For almost 30 years, Trevor Jackson has been a constant presence in dance music through his own productions and graphic design work. After a period of introspection, Danny Turner finds him clearing the decks for new material
Designer and producer Trevor Jackson began his career in the music industry managing a record store and designing record sleeves. In 1987, he formed the design company Bite It, working for large corporate clients and labels alike until his love of electronic music and hip-hop ignited a passion for production. As the Underdog, Jackson worked on numerous self-penned releases and remixes for the likes of Massive Attack, U2 and Unkle, leading to widespread industry acclaim.
By the mid-’90s, Jackson had created the post-punk dance act, Playgroup, with collaborators including Edwyn Collins, Scritti Politti and dub master, Dennis Bovell. He then formed Output Recordings, launching the careers of Four Tet and LCD Soundsystem. However, sidelined by his label work, Jackson began to feel irrelevant as a producer. Thankfully, the process behind System, the final release on his archive label Pre-, has Jackson fizzing with ideas again and ready to produce new music.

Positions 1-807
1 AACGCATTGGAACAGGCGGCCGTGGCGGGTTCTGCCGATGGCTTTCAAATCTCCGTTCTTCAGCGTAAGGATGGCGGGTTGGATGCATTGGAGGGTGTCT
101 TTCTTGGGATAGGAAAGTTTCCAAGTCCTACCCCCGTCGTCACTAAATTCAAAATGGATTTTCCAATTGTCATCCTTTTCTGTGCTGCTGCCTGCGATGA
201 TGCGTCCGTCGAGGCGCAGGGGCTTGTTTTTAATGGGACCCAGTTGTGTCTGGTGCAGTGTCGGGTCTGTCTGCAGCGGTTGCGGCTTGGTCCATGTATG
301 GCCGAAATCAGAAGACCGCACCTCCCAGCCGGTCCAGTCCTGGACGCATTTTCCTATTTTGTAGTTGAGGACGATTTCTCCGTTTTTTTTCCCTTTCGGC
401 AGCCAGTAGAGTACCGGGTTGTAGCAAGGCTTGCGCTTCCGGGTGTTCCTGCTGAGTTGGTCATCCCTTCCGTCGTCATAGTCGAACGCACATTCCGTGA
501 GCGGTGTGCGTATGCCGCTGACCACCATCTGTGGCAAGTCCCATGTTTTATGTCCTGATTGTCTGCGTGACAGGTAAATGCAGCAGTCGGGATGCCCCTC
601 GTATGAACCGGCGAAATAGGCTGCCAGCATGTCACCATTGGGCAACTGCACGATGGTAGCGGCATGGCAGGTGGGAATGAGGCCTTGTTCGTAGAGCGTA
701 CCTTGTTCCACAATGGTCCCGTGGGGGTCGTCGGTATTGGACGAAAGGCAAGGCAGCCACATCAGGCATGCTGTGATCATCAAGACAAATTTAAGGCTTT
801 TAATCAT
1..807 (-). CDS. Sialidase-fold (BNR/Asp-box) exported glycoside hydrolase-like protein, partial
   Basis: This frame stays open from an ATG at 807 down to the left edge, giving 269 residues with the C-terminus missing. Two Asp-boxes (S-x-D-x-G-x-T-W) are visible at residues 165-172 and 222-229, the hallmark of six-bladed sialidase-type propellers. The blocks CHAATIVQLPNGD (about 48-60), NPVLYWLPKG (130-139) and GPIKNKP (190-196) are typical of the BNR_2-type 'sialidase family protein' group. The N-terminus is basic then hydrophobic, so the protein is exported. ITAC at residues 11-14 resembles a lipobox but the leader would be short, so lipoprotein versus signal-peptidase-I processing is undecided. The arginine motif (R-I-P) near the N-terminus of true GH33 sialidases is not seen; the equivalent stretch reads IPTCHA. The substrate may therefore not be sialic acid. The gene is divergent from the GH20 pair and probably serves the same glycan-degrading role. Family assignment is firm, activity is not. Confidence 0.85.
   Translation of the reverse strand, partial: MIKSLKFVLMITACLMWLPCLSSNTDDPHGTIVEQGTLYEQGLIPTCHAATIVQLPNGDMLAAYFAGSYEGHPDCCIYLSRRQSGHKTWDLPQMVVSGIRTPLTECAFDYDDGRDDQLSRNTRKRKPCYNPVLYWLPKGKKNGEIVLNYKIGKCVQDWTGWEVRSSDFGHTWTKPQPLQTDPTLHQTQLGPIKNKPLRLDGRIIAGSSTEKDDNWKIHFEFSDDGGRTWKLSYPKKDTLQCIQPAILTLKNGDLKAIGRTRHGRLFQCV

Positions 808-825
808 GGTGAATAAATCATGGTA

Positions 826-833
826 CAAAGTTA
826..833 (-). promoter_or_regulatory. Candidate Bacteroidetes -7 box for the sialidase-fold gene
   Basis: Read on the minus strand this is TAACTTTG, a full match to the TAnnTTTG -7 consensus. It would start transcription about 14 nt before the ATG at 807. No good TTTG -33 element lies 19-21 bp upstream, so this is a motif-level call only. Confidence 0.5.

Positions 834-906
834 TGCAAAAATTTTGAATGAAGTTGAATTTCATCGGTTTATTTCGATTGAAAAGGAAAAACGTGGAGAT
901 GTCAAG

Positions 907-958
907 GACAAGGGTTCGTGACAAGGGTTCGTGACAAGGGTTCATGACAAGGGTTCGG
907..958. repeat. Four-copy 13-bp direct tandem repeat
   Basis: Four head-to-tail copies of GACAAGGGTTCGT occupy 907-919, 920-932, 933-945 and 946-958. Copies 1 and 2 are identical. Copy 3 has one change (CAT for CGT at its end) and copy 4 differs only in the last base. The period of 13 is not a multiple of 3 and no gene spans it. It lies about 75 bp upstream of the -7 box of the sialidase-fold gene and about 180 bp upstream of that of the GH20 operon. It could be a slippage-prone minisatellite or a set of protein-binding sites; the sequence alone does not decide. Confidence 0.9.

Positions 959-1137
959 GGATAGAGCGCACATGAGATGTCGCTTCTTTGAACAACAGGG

You have a huge vinyl collection. Are you still using your records for sampling?
“At the beginning, everything was sample-based, so I did buy a lot of the music for sampling, but I’ve learned so much about music by digging for things. I was a massive Adrian Sherwood, Trevor Horn and Arthur Baker fan and bought every single record those guys made. To this day, I’m not really a musician, but over a 30-year period I’ve taught myself how to form music without using samples.”
It’s interesting you bought music by producers…
“It wasn’t just producers; I’d pull a record out and look to see if there was a drummer or synth player I liked. I worked in Loppylugs Records in Edgware, and you’ve got to be a bit of a nerd to work in a record shop, but it’s not like I was into catalogue numbers and stuff. I had a design career, so I got into looking at the credits more from looking at the sleeve designs first. The ’80s was a highly productive time for music, mainly due to the technology that was emerging, and I slowly gravitated towards the people producing the tracks.”
Do you miss the design aspect now that vinyl is not the dominant format it used to be?
“Although I like the past, I embrace the present. There are less record sleeves, but there are more websites and videos. The visual representation definitely adds to music, but it doesn’t have to be on a 12” piece of card. I’m a big fan of CDs actually and listen to albums more on that format.”